The weather is peculiarly important in cricket. Of course, it can be critical to any sort of activity that is taking place outdoors. “If wet, in the vicarage” was the time-honoured accompaniment to notices announcing a forthcoming village fete. But Plan B isn’t always available. A pivotal event in Jane Austen’s Emma is the excursion to Box Hill, where the eponymous heroine makes a gratuitous and hurtful joke at the expense of the foolishly talkative Miss Bates. There is much reference to the weather as the day – it is midsummer – approaches – and palpable relief when it dawns: “They had a very fine day for Box Hill….”
All outdoor sports are affected by the weather – and in England (and Wales), New Zealand, Bangladesh and Ireland in particular of the cricket playing countries, weather means rain. In England (and Wales) the most popular spectator sport, football, (and rugby too) is played predominantly outside the summer months – although the season has gradually encroached on cricket’s seasonal turf – so rain, and worse, can hardly be greeted with surprise by football supporters.
The theory is that summer is warmer and drier and therefore suitable for cricket and games like golf and tennis and athletics. Of course, rain is always likely to interfere. Even so, summers do seem to have got hotter and drier over the years. This summer in Europe, including Britain, appears to have been particularly hot and dry, prompting people old enough and with long enough memories to recall the legendary summer of 1976 (though a year before that, in June 1975, a county game in Buxton, Derbyshire was held up by snow). This made the loss of the entire first day and much of the second day of the Lord’s Test between England and India something of a shock. Weather breaking after a period of great heat is not unusual, but Lord’s appears to have been cold as well as damp on the second day, a reversion to the classic, miserable English summer of old.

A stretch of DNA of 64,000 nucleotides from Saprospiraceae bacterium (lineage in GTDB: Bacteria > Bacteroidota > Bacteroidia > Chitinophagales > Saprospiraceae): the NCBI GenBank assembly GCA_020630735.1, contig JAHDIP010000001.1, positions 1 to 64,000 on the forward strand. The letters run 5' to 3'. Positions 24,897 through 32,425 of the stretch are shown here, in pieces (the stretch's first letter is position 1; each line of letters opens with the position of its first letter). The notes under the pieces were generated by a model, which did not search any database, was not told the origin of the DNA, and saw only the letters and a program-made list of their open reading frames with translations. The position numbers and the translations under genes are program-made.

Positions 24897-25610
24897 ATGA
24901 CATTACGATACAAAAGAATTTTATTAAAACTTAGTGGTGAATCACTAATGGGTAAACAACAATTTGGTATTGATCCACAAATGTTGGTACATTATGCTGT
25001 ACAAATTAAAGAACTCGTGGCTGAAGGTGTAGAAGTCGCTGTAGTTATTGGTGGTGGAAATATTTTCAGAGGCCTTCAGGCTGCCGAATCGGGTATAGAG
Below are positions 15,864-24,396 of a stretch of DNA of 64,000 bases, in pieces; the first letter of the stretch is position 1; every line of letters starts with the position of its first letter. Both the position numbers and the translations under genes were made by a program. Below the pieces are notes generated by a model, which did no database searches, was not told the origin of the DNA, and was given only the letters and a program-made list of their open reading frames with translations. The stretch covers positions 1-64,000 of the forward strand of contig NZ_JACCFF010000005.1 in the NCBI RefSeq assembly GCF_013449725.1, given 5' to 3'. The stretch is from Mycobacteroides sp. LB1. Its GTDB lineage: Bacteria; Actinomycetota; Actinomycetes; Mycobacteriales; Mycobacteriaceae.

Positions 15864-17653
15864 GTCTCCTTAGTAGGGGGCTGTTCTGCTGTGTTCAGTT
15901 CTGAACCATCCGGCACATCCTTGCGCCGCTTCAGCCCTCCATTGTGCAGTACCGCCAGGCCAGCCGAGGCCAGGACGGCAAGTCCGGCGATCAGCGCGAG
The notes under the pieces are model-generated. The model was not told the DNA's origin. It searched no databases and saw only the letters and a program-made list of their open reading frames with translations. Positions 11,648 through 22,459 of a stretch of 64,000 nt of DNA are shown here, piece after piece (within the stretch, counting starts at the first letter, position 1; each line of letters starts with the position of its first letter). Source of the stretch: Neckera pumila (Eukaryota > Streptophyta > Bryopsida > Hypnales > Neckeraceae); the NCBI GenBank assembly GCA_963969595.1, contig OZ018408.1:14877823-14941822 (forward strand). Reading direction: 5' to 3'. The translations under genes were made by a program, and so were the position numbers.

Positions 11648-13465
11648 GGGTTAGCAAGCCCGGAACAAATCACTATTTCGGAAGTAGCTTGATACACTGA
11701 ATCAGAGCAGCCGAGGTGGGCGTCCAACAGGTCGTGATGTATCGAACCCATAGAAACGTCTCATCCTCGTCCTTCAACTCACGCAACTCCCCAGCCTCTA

Tennis and golf are equally susceptible to the weather in the sense that play may be abandoned or interrupted. But no player or group of players (in, say, the Ryder Cup) is likely to be greatly advantaged [Is that a word? Ed] or disadvantaged by the weather. This is because everybody is essentially doing the same thing, albeit at different times. With cricket, as could be seen at Lord’s, it is different. The weather made it a crucial toss to win, with the successful captain unusually seizing the opportunity to bowl first. in such conditions someone like James Anderson can present almost insuperable challenges.
In all honesty it is not the rain itself which makes a direct difference in such situations. The pitch is covered for a start. Drainage at modern grounds, at least in England, is astonishing; Anderson said he was amazed how dry the outfield was when play finally resumed at 5 pm on the second day. Moisture plays its part. Groundsmen will leave more grass on the pitch, and it will be well watered. (There should be no embarrassment about this. Eighteen months ago, India hammered England on a succession of flat tracks that crumbled to help the home spinners, although to be fair England won the toss and batted first in four of the five Tests.) When there is rain in the air the swing bowlers will be eager to get their hands on the ball.
The whole thing was more of a lottery when pitches were uncovered. In English domestic cricket pitches were totally uncovered until the mid-1950s. Covering gradually became permissible and in the early 1980s full covering was allowed. Some critics regret the loss of variety that came with uncovered wickets. Some bowlers – the left arm spinner Derek Underwood being a classic example – were literally unplayable.
An extreme instance of a match being played on a rain-affected uncovered wicket was the vital Third Test between Australia and England at Melbourne in 1936-37. England had won the first two games and reduced Australia to 181 for six when rain brought play to a premature close on the first day at the MCG.
It rained heavily overnight. The sun shone on the second morning and play started on the second day at 2.15. By this time the wicket had become a “sticky dog”; a wet surface affected by the sun brought about bewildering conditions for batsmen. Australia’s captain Don Bradman quickly declared, on 200 for nine, and got England in. They were bowled out for 76, in 65 (eight ball) overs. Bradman then reversed his own batting order and sent the tail-enders in first. When the fifth wicket fell with the score on 97, Bradman joined opener Jack Fingleton, who had gone. in at number six. They put on 346. Australia won by 365 runs and went on to win the series 3-2.